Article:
“Hick’s law, or the Hick Hyman Law, is named after British and American psychologists William Edmund Hick and Ray Hyman. This law describes the time it takes for a person to decide as a result of the possible choices he or she has: increasing the number of choices will increase the decision time logarithmically.”
“When you need to simplify the complex process, use Hick’s law.”
Now the question arises, how can we get to use Hick’s law in our everyday routine matters?
Organize choices into sections
We can use Hick’s law to narrow down big volumes of information without overloading the user.
Instead of bombarding the customers with all the products and their features in one place, we can simplify them. To simplify, we must divide them into sections, and then into sub-sections.
This way, they won’t be confused due to multiple options. As often a customer gets to the website with a target in mind, but upon seeing so many options he gets distracted and loses focus. This leads to slow response time.
Avoid Murphy’s Law
Instead of believing in Murphy’s Law “Anything that can go wrong will go wrong”;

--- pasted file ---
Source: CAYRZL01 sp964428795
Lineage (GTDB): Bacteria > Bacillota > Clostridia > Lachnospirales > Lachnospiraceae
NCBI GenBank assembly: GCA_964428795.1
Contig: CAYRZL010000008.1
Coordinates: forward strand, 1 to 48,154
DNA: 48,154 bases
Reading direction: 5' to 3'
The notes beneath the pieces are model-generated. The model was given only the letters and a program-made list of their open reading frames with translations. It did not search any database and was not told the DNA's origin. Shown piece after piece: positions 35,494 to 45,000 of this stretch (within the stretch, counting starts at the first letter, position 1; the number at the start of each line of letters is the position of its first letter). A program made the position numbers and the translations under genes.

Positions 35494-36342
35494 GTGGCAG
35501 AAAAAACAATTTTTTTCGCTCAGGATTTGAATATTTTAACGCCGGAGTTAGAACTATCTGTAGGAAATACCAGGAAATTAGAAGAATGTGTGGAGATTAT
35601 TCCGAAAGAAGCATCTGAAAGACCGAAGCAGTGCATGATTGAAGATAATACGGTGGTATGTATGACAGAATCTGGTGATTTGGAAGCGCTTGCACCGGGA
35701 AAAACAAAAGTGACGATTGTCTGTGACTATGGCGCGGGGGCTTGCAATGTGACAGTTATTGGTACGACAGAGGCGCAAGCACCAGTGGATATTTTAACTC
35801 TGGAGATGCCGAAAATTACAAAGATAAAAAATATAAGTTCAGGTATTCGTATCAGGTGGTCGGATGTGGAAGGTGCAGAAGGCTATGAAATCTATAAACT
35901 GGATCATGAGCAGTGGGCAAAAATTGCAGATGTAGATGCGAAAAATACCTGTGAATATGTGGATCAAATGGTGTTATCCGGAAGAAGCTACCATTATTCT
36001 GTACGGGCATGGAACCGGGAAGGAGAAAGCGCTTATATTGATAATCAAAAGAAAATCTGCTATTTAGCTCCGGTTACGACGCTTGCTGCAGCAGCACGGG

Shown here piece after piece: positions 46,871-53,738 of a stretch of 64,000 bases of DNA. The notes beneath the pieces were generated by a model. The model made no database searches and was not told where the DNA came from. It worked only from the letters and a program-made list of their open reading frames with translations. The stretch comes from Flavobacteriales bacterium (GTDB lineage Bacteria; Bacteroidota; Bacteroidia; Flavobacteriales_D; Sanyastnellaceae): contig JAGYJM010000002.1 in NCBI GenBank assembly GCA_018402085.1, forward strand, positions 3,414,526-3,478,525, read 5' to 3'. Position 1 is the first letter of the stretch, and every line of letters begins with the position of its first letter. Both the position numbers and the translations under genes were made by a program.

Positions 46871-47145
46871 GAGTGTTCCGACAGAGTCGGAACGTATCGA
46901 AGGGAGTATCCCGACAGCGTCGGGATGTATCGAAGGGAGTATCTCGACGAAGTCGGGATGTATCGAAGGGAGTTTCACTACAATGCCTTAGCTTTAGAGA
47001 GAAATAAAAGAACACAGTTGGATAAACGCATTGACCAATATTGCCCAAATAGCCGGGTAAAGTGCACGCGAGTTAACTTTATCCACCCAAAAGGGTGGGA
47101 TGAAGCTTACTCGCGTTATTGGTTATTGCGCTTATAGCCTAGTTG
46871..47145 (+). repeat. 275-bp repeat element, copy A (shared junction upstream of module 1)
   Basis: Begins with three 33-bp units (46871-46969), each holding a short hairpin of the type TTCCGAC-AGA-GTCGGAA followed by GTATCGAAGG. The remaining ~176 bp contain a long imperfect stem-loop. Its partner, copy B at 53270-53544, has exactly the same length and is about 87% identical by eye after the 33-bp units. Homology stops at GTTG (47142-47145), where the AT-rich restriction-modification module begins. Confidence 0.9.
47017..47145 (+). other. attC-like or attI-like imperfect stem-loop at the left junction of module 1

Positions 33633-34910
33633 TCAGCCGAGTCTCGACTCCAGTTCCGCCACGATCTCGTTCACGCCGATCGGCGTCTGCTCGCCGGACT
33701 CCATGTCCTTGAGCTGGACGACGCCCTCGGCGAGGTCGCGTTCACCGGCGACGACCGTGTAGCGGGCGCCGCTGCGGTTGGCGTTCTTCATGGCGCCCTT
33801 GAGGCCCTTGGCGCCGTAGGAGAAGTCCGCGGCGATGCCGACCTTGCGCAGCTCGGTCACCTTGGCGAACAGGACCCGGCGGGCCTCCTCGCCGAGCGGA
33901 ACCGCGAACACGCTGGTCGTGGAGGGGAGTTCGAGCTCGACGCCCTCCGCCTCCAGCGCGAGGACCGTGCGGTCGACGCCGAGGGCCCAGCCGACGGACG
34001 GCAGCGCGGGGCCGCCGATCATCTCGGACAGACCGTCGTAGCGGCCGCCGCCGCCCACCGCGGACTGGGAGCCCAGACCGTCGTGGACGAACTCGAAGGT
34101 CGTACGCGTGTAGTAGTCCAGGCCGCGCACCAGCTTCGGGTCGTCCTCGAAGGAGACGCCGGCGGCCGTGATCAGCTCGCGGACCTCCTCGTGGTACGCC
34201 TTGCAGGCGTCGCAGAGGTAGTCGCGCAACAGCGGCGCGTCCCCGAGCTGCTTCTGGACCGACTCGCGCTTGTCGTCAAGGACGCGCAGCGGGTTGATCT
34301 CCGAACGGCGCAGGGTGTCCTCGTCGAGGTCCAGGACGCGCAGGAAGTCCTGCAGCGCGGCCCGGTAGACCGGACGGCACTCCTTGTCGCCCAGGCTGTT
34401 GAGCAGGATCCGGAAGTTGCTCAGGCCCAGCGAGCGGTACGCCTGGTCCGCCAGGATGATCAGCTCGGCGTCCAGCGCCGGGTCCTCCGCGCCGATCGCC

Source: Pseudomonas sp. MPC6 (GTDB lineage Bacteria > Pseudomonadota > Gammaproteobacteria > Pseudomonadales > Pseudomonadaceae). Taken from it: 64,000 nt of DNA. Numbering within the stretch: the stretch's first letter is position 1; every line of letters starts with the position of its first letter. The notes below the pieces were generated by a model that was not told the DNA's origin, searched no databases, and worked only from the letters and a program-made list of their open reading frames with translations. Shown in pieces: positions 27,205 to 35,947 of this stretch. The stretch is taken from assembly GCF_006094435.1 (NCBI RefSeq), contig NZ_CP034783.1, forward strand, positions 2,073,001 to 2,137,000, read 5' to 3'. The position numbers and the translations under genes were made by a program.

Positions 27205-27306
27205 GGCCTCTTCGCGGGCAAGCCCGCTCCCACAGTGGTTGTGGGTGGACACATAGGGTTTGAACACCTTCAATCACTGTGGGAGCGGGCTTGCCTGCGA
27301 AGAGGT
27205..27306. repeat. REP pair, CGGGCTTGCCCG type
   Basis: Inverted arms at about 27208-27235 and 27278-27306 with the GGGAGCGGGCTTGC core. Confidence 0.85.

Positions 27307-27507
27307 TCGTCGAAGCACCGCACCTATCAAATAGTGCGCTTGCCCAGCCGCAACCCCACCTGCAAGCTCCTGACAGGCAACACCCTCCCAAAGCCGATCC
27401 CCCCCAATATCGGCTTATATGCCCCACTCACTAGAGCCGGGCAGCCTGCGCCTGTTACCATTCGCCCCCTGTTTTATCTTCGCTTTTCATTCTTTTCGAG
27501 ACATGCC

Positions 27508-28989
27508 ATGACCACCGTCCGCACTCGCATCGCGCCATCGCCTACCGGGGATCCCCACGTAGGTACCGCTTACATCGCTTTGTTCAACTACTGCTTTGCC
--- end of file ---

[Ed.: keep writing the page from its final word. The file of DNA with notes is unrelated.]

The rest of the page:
We must take measures, so we can get favorable results.
According to our customers’ feedback, reducing the number of perceived options on screen makes the interface more users friendly.
However, you must maintain the delicate balance between simplifying and oversimplifying. Breaking down choices to a series of too many small pieces can also cause the user to drop off before reaching the goal.
Highlighting is an additional way to use Hick’s Law. Make a few important options to stand out among the cluttered user interface to speed up the response times. The highlighted prominent area tends to grasp attention immediately.
Soliciting and acting upon customer feedback is essential for any business looking to provide users with the products they need. Effective feedback mechanisms may even be more vital for Associations to maintain and grow there membership.